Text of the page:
Fauna Handling Course at Charles Darwin Reserve

Central Region TAFE recently held a seven day fauna handling course at Charles Darwin Reserve in collaboration with Bush Heritage and the Conservation Council of WA.

The purpose of the training was to familiarize students with a range of different trapping techniques from pitfall traps to mist nets, and handling a range of different animal taxa including reptiles, small mammals and birds.

The course – supported by NACC, through funding from the Australian Government – was developed to providing students with a unique set of skills with a direct link to conservation work being undertaken within the Midwest region and more broadly throughout Australia.

Personal account from Margaret Tyler (BCMI Student)

Recently I and other students from the Batavia Coast Maritime Institute (BCMI) in Geraldton attended a fauna handling course at Bush Heritage’s Charles Darwin Nature Reserve.

This experience was unforgettable. The early starts and late nights were rewarded by beautiful sunrises and sunsets over a backdrop of regenerated natural bushlands. The species diversity of both flora and fauna on the reserve was a real treat for the eyes.

The accommodation and facilities were clean and comfortable, a home away from home, and a real credit to Bush Heritage and Reserve Manager Fiona Stewart and Executive Manager West Luke Bayley who made us feel right at home from the first day.

When asked what my most memorable moment of the course was I had a hard time coming up with just one. Would it be the experience of watching students and myself hold scary snakes and other reptiles? Or maybe just overcoming fears that people have about the slimy, flying, furry and feathery fauna that we came in contact with? The choices are endless and hard to choose.

I do have one funny moment that I would love to share, and it involves Dunnart wrestling………. Yes, you heard me right. One of the nights while bird tagging, Nic Dunlop and my fellow students spotted a Fat Tailed Dunnart (Sminthopsis crassicaudata) in the clearing and raced to catch the small 3cm high marsupial, rolling and tumbling through the prickly landscape. Even I almost went for a dive before realising I had a handful of bags with finches in them. Everyone across the site must have been laughing hard, as head torches frantically zipped in all directions.

I am pleased to report that the Dunnart was wrestled, processed and returned to its natural habitat safely.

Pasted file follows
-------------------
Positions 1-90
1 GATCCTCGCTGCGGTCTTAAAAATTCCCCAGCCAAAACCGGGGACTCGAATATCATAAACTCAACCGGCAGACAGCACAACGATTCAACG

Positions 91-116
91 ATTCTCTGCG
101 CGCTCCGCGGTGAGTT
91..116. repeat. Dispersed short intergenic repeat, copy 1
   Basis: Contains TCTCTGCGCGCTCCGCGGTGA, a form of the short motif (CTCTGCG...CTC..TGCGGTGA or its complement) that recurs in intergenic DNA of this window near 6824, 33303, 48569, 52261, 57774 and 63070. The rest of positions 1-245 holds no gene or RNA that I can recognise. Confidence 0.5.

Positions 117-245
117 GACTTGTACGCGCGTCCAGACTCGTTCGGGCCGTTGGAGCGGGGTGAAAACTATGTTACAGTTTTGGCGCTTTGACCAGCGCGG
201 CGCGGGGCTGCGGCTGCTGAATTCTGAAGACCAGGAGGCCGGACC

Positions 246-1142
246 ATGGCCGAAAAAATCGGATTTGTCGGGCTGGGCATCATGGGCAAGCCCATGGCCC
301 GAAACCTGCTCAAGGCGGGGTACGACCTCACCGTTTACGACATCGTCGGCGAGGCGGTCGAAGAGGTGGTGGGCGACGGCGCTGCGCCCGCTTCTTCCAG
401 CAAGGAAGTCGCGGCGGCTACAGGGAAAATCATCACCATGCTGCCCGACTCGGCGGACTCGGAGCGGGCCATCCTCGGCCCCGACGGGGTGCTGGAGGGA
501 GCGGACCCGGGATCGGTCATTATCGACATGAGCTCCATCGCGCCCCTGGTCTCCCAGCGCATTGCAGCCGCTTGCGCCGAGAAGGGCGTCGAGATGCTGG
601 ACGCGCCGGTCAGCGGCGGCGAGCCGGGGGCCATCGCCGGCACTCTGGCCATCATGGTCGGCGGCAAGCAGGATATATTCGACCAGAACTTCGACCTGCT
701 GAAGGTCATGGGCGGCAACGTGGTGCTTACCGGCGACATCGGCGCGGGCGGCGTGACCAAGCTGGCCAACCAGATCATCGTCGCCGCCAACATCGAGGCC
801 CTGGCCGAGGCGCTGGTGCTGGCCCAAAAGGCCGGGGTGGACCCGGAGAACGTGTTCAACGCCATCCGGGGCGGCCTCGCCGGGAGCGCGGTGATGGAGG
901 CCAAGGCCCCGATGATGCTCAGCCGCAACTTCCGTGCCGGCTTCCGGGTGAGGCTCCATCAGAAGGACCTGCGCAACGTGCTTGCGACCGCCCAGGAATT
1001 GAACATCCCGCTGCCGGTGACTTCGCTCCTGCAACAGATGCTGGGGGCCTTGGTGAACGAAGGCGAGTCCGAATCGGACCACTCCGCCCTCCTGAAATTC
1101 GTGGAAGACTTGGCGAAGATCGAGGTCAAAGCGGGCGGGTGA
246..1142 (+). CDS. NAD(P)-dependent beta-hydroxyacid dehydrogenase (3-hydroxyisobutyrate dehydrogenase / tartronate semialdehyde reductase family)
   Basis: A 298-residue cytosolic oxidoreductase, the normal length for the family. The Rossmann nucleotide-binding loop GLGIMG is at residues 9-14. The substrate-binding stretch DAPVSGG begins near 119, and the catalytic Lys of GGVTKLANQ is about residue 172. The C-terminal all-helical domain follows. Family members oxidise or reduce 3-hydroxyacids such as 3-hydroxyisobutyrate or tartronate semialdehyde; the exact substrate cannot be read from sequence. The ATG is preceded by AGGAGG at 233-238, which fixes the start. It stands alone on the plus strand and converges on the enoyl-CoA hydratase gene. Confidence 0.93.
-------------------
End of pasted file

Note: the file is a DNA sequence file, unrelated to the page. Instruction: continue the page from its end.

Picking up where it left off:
I was quite pleasantly surprised that I found a high personal interest in bird tagging where I thought I would be more interested in other types of fauna. Discussions with other students found that they too had expectations before commencing the course on where their interest would lie and finished the course with a completely different area of curiosity and confidence.

The knowledge passed on to us from experts Ben Parkhurst, Dr Nic Dunlop and Kate Born was diverse, interesting and easy to comprehend. Thank you to them all for their expertise, understanding and a whole lot of patience.

A big thank you to Central Regional TAFE and BCMI for organising the course and offering students such an incredible opportunity.

I must also add a huge thank you to Central Regional TAFE’s hospitality students for the abundance of pre-prepared meals that made life so much easier for us all, kept our bellies extremely full and was so totally delicious!!

Thank you to Bush Heritage and the team for your wonderful hospitality.

Last but not least a major thank you to NACC for their support. Thank You.

I can’t recommend highly enough for anyone with an interest in fauna, or even if you’re not so sure and would like to gain confidence with fauna handling, to contact Central Regional TAFE’s BCMI Campus (bcmi@crtafe.wa.edu.au, 9956 6175) and enquire into enrolling in the Certificate III in Conservation and Land Management which includes the fauna handling; I guarantee you will not be disappointed.

1 comment

So well written and informative. This article written by Margaret Anne Tyler has me wanting to understand more of my love for the bush and its creatures. Love it really.

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